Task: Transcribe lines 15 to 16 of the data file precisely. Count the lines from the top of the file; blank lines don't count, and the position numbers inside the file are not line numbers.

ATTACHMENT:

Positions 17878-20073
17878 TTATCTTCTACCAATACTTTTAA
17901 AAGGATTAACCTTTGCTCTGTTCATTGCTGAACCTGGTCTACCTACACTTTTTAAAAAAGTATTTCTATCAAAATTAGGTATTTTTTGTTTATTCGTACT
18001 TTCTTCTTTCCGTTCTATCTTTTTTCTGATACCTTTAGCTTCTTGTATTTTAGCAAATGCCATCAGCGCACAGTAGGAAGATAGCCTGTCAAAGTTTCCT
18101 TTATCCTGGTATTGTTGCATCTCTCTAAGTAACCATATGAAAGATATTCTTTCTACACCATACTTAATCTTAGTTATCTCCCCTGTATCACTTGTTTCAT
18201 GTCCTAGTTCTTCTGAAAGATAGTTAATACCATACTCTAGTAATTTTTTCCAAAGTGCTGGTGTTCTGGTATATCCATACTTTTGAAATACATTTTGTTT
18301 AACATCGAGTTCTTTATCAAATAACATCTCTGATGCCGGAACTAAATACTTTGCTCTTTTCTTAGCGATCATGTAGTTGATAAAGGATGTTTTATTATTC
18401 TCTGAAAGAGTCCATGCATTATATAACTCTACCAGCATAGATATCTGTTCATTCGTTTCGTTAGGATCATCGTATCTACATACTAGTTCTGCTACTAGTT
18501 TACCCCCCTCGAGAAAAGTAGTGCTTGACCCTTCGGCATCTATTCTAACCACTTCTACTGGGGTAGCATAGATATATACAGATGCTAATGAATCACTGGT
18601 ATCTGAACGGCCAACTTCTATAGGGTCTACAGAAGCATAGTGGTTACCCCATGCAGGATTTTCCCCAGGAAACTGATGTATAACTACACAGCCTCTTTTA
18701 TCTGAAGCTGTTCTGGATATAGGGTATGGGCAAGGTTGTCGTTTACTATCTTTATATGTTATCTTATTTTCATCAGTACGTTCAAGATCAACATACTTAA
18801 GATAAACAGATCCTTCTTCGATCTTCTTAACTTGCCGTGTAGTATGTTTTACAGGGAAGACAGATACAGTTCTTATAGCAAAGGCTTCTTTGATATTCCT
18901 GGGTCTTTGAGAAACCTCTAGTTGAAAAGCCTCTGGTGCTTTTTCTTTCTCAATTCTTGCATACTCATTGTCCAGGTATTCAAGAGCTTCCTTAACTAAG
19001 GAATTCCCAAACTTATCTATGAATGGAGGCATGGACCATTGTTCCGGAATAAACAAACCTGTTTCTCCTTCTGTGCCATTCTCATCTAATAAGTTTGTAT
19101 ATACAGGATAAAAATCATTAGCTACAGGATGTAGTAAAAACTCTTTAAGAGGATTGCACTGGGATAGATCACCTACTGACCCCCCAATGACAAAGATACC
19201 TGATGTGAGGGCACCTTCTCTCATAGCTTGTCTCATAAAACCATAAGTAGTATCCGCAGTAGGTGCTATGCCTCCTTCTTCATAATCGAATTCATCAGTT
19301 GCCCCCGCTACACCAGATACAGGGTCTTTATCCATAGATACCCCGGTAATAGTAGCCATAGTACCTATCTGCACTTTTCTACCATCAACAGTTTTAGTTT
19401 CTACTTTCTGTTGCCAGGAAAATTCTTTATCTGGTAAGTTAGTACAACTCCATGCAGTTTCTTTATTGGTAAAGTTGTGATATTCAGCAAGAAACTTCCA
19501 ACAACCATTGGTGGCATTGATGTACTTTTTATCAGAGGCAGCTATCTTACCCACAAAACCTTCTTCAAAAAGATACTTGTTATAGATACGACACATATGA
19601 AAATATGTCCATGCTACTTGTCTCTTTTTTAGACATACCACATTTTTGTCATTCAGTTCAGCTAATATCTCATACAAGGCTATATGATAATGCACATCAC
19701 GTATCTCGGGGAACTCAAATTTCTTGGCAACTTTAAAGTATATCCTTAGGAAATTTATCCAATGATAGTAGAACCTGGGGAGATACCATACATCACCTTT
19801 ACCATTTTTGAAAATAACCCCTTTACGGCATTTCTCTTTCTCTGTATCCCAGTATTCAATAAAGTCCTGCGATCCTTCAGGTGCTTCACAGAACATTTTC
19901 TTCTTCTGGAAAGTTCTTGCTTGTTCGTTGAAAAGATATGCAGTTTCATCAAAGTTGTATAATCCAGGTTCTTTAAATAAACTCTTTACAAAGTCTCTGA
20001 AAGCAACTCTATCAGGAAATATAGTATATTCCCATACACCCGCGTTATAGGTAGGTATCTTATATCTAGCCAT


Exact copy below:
19101 ATACAGGATAAAAATCATTAGCTACAGGATGTAGTAAAAACTCTTTAAGAGGATTGCACTGGGATAGATCACCTACTGACCCCCCAATGACAAAGATACC
19201 TGATGTGAGGGCACCTTCTCTCATAGCTTGTCTCATAAAACCATAAGTAGTATCCGCAGTAGGTGCTATGCCTCCTTCTTCATAATCGAATTCATCAGTT